Journal Article

Natural Selection as a Population-Level Causal Process

Roberta L. Millstein

in The British Journal for the Philosophy of Science

Published on behalf of British Society for the Philosophy of Science

Volume 57, issue 4, pages 627-653
Published in print December 2006 | ISSN: 0007-0882
Published online December 2006 | e-ISSN: 1464-3537 | DOI: http://dx.doi.org/10.1093/bjps/axl025
Natural Selection as a Population-Level Causal Process

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Recent discussions in the philosophy of biology have brought into question some fundamental assumptions regarding evolutionary processes, natural selection in particular. Some authors argue that natural selection is nothing but a population-level, statistical consequence of lower-level events (Matthen and Ariew [2002]; Walsh et al. [2002]). On this view, natural selection itself does not involve forces. Other authors reject this purely statistical, population-level account for an individual-level, causal account of natural selection (Bouchard and Rosenberg [2004]). I argue that each of these positions is right in one way, but wrong in another; natural selection indeed takes place at the level of populations, but it is a causal process nonetheless.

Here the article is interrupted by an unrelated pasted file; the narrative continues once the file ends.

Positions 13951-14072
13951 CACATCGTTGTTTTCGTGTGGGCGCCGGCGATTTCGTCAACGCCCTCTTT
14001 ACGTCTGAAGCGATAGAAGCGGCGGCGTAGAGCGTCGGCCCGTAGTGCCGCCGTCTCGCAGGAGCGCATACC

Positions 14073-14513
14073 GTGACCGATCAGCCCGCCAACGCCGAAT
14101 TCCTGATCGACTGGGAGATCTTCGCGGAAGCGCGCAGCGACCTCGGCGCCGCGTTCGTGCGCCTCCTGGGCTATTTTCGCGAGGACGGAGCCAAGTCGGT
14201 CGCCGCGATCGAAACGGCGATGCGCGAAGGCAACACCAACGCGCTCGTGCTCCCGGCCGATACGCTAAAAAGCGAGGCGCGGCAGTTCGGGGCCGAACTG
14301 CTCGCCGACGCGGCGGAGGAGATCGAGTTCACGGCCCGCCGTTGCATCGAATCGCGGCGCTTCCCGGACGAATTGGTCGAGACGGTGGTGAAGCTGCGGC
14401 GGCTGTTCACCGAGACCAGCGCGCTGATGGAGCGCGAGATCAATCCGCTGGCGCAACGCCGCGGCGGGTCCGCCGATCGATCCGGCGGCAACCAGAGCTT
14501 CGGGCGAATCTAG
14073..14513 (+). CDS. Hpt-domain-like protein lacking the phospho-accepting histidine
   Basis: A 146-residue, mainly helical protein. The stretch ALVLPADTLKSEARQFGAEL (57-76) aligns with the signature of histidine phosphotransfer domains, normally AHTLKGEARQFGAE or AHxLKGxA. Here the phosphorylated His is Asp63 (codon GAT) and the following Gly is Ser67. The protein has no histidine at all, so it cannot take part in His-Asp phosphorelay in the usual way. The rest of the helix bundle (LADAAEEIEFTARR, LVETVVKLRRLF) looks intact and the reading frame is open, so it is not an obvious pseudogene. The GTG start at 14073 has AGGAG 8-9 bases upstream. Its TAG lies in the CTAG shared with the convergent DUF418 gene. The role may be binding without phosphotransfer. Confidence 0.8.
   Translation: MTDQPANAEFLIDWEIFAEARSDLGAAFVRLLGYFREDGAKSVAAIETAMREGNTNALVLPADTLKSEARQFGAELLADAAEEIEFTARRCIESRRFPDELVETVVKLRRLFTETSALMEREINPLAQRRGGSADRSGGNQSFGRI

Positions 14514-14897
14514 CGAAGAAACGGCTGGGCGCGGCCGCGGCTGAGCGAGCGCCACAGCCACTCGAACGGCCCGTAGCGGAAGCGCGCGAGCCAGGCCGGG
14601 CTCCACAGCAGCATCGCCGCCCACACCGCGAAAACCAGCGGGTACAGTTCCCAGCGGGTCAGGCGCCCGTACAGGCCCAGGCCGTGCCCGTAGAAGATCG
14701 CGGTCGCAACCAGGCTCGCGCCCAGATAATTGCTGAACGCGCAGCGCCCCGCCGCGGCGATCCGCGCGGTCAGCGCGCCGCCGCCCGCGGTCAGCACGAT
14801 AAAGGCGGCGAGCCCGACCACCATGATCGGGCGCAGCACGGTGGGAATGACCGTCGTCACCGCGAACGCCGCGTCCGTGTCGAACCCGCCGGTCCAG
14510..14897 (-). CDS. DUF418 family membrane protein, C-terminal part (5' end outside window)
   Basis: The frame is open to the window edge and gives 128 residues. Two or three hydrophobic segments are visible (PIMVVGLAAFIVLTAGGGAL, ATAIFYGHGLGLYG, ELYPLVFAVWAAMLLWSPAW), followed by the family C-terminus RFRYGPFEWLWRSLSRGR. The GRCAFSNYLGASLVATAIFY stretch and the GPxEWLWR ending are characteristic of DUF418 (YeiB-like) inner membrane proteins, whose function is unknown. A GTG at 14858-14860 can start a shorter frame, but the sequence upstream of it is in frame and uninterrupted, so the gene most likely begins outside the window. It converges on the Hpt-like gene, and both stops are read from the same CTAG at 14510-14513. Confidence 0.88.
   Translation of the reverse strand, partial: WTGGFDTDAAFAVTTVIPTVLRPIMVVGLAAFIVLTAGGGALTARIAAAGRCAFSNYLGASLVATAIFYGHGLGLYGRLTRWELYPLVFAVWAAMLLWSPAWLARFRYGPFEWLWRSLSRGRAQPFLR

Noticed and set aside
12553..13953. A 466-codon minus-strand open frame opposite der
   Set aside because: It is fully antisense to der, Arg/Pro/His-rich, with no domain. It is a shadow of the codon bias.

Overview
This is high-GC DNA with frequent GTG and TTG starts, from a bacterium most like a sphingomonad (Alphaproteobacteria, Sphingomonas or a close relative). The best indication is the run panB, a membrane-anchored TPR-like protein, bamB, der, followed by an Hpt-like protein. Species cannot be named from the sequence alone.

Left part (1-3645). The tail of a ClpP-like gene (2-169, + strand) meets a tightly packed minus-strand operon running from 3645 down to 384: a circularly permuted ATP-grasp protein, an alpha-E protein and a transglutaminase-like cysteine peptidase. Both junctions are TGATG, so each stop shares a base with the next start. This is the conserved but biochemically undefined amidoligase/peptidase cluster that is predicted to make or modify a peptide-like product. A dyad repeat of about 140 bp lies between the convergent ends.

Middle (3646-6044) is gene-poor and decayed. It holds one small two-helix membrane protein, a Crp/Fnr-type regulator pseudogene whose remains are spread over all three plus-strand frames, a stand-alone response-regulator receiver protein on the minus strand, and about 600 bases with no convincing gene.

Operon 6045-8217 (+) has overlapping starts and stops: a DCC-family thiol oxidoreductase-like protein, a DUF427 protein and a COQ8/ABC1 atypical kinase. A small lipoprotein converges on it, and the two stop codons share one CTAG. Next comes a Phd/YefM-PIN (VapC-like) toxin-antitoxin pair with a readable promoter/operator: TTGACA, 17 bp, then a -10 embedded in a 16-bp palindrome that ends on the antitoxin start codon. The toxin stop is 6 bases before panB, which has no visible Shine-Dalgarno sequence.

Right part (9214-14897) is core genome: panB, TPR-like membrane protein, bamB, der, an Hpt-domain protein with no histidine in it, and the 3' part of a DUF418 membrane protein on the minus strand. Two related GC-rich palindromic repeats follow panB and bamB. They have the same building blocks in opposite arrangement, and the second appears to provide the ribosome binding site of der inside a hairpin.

Introduction

A brief justification of population-level causality

2.1 Frequency-dependent selection

2.2 Accounts of causation

The montane willow leaf beetle: a causal story

The montane willow leaf beetle: a population-level story

4.1 Response to ‘naïve individualism’

4.2 Response to ‘sophisticated individualism’

Conclusion

Journal Article.  12404 words. 

Subjects: Philosophy of Science ; Science and Mathematics

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